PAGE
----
I must have been tired in some fashion yesterday I slept twelve hours. I think this is a feature of my depression, but I am able to sleep more than was my custom. I seldom sleep longer than two or three hours, but can do so nearly any time. It gives my plaints of sleep-deprivation a hollow tone.
I find my complaints have begun to seem nugatory and to ring false in my own ears. I wonder if I have sounded so to others all this time? I now have the habit of feeling bad even when I don't of complaining without need. I am not, emphatically not, saying that I don't feel bad just that it has begun to sound false in my ears. I once read that one of the three best ways to lie is to tell the precise truth so unconvincingly that you are not believed. I seem to have fallen into this mode. How odd to possess verity without verisimilitude. I wonder if hypochondriacs are disbelieved because of the frequency of their complaints or due to their tenor?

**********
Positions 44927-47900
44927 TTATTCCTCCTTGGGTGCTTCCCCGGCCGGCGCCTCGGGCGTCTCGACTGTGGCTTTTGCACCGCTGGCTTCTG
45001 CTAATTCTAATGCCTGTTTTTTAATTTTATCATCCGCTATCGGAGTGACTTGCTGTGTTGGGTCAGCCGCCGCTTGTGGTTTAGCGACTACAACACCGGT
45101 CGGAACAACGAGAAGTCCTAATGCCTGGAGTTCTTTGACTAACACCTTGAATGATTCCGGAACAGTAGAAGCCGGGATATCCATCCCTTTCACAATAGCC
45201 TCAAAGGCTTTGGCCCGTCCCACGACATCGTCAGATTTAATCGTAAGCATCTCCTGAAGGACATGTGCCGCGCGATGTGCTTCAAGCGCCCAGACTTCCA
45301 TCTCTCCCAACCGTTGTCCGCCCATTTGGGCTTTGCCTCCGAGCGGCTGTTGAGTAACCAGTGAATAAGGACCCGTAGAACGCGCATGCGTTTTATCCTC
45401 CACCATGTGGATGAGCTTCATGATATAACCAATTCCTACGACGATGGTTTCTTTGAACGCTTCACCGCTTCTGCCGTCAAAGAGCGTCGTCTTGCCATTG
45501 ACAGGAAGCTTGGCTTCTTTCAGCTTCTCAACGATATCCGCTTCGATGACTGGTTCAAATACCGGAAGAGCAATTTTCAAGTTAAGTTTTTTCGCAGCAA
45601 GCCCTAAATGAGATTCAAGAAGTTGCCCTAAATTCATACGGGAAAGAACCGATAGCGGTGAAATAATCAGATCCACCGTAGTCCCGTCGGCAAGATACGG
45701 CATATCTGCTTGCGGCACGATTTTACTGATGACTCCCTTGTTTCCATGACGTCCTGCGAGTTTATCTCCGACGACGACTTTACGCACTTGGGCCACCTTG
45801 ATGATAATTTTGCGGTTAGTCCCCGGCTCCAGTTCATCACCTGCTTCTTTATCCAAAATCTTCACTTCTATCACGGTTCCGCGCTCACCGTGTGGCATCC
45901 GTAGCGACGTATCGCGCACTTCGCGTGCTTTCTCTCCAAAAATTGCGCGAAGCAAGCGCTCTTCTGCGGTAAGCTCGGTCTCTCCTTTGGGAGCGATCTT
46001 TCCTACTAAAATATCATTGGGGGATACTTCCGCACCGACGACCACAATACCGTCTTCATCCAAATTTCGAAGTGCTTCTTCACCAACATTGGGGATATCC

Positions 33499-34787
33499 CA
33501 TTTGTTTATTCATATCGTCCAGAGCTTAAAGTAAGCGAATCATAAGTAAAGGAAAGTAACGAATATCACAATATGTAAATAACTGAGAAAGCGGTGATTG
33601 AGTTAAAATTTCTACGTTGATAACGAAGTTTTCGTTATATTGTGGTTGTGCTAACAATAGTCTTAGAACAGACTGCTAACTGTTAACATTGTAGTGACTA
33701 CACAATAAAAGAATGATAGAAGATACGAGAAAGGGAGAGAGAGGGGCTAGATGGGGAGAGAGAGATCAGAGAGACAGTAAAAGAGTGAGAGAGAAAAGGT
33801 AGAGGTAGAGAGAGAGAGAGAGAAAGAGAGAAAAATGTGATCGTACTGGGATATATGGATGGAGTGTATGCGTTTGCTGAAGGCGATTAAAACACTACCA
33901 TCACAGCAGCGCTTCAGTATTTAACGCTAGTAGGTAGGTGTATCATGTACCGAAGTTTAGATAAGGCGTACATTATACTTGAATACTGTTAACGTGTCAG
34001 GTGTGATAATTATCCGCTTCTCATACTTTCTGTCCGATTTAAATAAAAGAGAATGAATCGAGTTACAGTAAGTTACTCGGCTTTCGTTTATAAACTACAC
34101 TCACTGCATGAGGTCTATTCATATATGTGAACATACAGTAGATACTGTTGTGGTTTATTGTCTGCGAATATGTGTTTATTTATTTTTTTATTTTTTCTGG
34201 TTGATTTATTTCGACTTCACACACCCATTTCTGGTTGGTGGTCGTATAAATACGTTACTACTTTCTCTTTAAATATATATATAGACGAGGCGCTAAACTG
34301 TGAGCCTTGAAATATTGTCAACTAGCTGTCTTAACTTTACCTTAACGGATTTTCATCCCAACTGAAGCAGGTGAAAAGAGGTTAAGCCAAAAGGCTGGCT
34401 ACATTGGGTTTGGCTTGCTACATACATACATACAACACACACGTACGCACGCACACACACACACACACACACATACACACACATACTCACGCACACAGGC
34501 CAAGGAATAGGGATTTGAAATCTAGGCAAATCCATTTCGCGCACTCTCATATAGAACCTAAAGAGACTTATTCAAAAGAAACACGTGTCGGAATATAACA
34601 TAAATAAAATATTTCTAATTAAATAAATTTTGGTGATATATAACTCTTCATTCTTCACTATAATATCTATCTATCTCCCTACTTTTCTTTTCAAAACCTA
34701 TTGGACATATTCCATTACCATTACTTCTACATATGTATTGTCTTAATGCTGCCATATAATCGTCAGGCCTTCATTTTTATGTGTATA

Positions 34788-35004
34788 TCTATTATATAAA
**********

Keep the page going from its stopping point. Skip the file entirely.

For those of you stomping your feet, the other two ways to lie is to tell only part of the truth, or to say nothing at all.
How does one lend verisimilitude to veracity? By not speaking, I suppose. Pleonasm cheapens words. Ambrose Bierce once defined Pleonasm as an army of words escorting a corporal of thought. Yet is there value in silence? To make a commodity more rare is almost invariably to increase its worth. Why should this work with words? To make low-fat milk you add water until the fat content is adulterated to your taste. Will an amalgamation of words with silence produce low-fat speech? It would seem so.
I talk too much. It would appear I think too much about it as well.